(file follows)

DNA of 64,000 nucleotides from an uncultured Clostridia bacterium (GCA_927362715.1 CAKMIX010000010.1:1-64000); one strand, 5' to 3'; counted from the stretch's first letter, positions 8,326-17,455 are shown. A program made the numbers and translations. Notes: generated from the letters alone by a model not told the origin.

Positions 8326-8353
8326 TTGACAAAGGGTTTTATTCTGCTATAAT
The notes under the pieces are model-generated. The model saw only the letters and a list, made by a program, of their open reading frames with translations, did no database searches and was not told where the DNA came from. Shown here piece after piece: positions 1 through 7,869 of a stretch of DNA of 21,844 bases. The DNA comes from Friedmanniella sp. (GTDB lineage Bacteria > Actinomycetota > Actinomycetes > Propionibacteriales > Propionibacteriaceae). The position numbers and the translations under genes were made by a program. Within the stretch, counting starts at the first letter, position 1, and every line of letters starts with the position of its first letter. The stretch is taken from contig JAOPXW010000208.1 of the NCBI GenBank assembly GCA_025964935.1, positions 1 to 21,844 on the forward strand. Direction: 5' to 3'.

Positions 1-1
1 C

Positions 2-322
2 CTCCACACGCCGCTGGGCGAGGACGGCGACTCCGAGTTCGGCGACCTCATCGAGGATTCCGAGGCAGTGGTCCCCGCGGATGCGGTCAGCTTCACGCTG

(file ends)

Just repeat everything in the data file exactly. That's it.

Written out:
DNA of 64,000 nucleotides from an uncultured Clostridia bacterium (GCA_927362715.1 CAKMIX010000010.1:1-64000); one strand, 5' to 3'; counted from the stretch's first letter, positions 8,326-17,455 are shown. A program made the numbers and translations. Notes: generated from the letters alone by a model not told the origin.

Positions 8326-8353
8326 TTGACAAAGGGTTTTATTCTGCTATAAT
The notes under the pieces are model-generated. The model saw only the letters and a list, made by a program, of their open reading frames with translations, did no database searches and was not told where the DNA came from. Shown here piece after piece: positions 1 through 7,869 of a stretch of DNA of 21,844 bases. The DNA comes from Friedmanniella sp. (GTDB lineage Bacteria > Actinomycetota > Actinomycetes > Propionibacteriales > Propionibacteriaceae). The position numbers and the translations under genes were made by a program. Within the stretch, counting starts at the first letter, position 1, and every line of letters starts with the position of its first letter. The stretch is taken from contig JAOPXW010000208.1 of the NCBI GenBank assembly GCA_025964935.1, positions 1 to 21,844 on the forward strand. Direction: 5' to 3'.

Positions 1-1
1 C

Positions 2-322
2 CTCCACACGCCGCTGGGCGAGGACGGCGACTCCGAGTTCGGCGACCTCATCGAGGATTCCGAGGCAGTGGTCCCCGCGGATGCGGTCAGCTTCACGCTG